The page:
Over the years, ECO has undertaken major initiatives in the areas of connectivity, trade, energy, tourism and cultural, social and scientific development. It has also created its regional institutions and specialized agencies. The aim is to improve the visibility and awareness of the peoples of the region and to reactivate the same old commercial activity that defined the region. Some of these initiatives include: (I) building trade corridors to remove restrictions and obstacles to promoting intra-regional trade; (II) establish an ECO visa regime to promote tourism and people-to-people contacts; (III) promote scientific, cultural and educational cooperation; and (iv) establish regional financial institutions such as ECO Trade Bank and ECO Clearing Union to finance regional projects, etc. In addition, ECO has also developed a dedicated program to extend development assistance to Afghanistan. Various development and assistance initiatives have been undertaken so far under this program.

The Covid pandemic that has enveloped the entire world has disrupted interactions, commerce and regular transport. There was hardly any aspect of life that was unaffected. Trade and tourism were among the most affected sectors. The ECO region was no exception.

Over the years, ECO has undertaken major initiatives in the areas of connectivity, trade, energy, tourism and cultural, social and scientific development. Under these conditions, ECO modified its operations. Virtual and hybrid modes of interaction have been adopted to continue the schedule of activities and ensure that most of the annual work plan has been carried out as planned.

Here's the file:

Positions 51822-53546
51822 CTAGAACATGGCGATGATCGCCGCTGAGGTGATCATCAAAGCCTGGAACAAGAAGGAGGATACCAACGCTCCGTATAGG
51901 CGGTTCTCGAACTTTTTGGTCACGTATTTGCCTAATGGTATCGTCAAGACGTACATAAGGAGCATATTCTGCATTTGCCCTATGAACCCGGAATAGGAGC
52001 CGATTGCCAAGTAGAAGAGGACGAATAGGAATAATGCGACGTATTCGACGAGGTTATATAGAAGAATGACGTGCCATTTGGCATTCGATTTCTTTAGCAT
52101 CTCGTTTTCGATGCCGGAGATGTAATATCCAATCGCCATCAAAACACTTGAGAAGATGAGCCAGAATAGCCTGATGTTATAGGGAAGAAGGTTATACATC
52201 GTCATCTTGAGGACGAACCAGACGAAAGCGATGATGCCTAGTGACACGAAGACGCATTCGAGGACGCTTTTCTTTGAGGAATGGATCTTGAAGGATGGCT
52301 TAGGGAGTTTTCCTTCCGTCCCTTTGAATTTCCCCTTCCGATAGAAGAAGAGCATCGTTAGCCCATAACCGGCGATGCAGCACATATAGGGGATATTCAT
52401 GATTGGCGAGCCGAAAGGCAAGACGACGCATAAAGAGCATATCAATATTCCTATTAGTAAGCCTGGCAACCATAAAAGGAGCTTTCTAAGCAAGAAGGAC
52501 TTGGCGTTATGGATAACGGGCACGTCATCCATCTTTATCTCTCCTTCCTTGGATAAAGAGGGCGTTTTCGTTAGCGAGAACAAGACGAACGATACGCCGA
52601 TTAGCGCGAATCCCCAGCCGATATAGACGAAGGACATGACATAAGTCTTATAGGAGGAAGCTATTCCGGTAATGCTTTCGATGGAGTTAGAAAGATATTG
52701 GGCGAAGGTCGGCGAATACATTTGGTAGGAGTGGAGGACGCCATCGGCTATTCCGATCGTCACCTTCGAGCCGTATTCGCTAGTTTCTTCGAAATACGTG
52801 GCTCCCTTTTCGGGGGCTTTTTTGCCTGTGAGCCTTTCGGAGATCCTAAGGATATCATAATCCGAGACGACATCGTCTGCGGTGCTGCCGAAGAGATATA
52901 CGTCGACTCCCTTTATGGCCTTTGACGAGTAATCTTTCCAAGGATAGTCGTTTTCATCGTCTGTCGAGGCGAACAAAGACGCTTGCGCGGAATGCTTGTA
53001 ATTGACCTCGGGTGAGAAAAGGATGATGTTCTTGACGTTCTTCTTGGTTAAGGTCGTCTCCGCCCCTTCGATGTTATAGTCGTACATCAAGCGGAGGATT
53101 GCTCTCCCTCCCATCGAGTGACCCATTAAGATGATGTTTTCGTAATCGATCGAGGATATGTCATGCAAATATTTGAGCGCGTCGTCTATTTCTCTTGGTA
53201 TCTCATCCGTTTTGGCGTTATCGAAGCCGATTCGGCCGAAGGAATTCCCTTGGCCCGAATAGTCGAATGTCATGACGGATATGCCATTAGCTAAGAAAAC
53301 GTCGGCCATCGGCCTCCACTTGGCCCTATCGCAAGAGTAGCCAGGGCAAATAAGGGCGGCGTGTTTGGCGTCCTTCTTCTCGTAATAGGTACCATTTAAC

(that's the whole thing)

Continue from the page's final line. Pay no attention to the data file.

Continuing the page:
The ECO Covid guidelines have been developed to ensure that intra-regional trade remains unhindered or at best is affected to a minimum.

In order to ensure regular representation in the Secretariat, another important decision was taken to develop a list for the regular transfer of the Presidency each year among the Member States in alphabetical order. This regular transfer of presidency was not the practice in the past.

In addition, at the 14th Summit, another decision was taken to conduct a mid-term review of Vision 2025 – a key document that set the Organization’s agenda to be achieved by 2025. The document of Vision was adopted in Islamabad in 2017. The aim was to assess the progress made so far and make further recommendations to ensure that most of the goals set out in the vision document are met or that progress is made. significant are recorded towards their realization. The review report produced under the Chairmanship – Turkmenistan, and the Co-Chairs – Iran and Pakistan, will be presented to the Summit.

The major breakthrough achieved in the field of transport during the current year has been the operationalization of the Islamabad-Tehran-Istanbul road corridor. On October 7, 2021, two cargoes were dispatched from Karachi, Pakistan, to Turkey and Azerbaijan each under the TIR Convention. They carried out a successful operation with effective cooperation from the relevant authorities in Iran and Turkey.